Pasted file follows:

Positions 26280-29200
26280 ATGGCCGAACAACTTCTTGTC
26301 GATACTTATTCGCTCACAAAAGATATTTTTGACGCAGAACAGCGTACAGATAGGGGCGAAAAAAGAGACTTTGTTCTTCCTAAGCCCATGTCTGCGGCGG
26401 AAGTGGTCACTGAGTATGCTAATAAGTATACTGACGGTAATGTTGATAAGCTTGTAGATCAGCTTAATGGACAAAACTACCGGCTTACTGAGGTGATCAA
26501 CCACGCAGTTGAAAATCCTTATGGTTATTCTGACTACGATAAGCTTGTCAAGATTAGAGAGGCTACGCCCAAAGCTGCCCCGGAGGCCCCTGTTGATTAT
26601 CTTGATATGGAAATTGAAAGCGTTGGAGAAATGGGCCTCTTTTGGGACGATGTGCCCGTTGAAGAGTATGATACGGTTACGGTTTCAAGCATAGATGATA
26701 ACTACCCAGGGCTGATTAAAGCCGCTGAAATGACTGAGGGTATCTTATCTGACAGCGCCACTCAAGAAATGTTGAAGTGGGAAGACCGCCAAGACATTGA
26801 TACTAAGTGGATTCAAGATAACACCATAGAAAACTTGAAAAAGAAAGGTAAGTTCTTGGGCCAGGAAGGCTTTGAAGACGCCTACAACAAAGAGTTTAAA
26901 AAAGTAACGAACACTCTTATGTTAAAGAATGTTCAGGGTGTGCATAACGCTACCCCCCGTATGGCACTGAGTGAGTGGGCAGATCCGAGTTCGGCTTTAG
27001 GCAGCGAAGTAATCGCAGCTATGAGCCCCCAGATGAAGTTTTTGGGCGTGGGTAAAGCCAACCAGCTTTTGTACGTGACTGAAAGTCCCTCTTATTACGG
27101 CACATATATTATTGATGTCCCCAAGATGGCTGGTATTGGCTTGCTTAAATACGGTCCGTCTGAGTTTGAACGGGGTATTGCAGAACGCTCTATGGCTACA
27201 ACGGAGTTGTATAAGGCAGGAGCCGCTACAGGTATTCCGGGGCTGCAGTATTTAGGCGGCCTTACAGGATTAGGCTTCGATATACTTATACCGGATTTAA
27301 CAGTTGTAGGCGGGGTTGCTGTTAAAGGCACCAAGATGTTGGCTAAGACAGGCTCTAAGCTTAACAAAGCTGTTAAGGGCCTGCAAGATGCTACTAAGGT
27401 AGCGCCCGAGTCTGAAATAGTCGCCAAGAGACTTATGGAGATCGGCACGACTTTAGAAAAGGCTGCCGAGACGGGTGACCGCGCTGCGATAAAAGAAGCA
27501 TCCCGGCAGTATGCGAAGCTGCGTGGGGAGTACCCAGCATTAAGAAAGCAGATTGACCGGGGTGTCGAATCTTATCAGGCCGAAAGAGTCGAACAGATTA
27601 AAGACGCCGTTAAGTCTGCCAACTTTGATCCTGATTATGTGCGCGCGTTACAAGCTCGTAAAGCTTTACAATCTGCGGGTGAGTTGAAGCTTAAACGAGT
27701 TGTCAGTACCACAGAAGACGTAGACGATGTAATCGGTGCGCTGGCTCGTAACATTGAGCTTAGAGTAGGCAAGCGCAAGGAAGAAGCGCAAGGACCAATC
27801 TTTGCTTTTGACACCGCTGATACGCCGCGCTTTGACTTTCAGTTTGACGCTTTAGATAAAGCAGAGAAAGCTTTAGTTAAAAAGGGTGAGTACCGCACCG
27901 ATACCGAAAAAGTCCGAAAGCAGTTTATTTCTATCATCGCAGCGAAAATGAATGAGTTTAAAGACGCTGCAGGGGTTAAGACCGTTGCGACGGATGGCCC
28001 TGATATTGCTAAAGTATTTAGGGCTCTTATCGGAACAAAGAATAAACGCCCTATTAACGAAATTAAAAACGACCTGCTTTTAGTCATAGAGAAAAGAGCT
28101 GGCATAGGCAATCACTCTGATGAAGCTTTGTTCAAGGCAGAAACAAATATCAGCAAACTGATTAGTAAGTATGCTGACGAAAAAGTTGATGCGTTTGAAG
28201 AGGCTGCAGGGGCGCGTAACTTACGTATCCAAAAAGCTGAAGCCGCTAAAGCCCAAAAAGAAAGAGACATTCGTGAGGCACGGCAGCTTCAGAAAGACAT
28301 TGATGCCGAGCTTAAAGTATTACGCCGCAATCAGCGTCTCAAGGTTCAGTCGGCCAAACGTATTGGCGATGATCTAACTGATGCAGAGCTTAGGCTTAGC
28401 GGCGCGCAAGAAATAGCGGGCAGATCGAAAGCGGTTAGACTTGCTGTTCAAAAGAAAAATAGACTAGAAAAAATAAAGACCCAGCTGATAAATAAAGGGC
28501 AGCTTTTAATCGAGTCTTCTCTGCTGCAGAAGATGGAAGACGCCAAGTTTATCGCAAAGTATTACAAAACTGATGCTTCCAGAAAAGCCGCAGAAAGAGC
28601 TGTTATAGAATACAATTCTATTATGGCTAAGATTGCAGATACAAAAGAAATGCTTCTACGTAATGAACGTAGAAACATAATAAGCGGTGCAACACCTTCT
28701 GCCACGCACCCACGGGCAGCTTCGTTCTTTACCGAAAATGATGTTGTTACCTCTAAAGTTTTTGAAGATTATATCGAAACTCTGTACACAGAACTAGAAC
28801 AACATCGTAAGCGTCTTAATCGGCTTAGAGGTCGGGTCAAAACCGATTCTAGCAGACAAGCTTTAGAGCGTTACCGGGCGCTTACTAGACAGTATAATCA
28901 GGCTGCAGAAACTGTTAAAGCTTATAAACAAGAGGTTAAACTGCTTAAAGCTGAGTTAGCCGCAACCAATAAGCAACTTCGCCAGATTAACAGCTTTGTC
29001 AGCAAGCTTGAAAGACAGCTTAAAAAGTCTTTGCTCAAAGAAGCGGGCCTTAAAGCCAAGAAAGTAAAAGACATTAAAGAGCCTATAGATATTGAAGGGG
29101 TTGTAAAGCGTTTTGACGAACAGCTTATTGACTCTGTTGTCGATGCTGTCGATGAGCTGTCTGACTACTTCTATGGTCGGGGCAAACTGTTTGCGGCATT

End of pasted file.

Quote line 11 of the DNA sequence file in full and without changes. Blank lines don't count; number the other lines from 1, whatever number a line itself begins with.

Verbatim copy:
27101 CACATATATTATTGATGTCCCCAAGATGGCTGGTATTGGCTTGCTTAAATACGGTCCGTCTGAGTTTGAACGGGGTATTGCAGAACGCTCTATGGCTACA